No individual country should be allowed to gain monopoly control of the global positioning system (GPS) space since that advantage could be misused to exercise dominance over others, according to Prof U.R. Rao, former chairman of the Indian Space Research Organisation (ISRO) and the present Chairman of Prasar Bharati.
GPS satellite capacity was now confined to just two countries, the US and Russia. Many nations have been demanding that the management of GPS should ideally be instead entrusted with an international agency to prevent the system from being manipulated by any single country to its advantage, Prof Rao said while inaugurating a national workshop on `Navigation Systems: Present scenario and future trends’ organised by the Thiruvananthapuram chapter of the Systems Society of India.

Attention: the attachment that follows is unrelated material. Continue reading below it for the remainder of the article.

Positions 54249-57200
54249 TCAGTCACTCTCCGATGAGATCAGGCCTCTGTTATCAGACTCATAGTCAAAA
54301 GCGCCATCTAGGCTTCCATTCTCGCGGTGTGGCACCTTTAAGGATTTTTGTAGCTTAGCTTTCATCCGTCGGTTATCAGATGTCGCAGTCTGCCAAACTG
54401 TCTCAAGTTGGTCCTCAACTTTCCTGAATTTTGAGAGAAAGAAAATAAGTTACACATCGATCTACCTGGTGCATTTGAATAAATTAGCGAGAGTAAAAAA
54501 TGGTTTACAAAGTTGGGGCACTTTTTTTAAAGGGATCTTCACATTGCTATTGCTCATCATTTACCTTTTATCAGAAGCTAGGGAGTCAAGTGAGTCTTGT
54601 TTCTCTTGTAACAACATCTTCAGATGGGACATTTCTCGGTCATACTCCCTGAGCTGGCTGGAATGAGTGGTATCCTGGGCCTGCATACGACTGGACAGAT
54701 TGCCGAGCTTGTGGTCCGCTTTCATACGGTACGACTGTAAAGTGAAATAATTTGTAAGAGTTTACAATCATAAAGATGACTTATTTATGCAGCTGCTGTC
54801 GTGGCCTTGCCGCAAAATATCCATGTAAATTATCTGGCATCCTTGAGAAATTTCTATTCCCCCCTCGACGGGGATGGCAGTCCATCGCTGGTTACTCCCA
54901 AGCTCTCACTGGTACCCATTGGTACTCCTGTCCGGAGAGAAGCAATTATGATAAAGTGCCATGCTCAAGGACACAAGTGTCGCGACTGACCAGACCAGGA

It is time India focussed on strengthening its capabilities in this satellite navigation system whose relevance to newer scientific applications was growing. One could visualise a future when pilot-less airplanes would navigate using GPS, Prof Rao said.
ISRO was on the verge of developing its own fibre-optic gyroscopes, according to Dr N. Vedachalam, Director of the Liquid Propulsion System Centre. The fibre-optic gyros would be more accurate than the mechanical ones currently used for the navigation of Indian launch vehicles and satellites.
Speaking at the workshop, Dr A. Bose, Director of the ISRO Inertial Systems Unit, said the space agency had developed two new inertial sensors.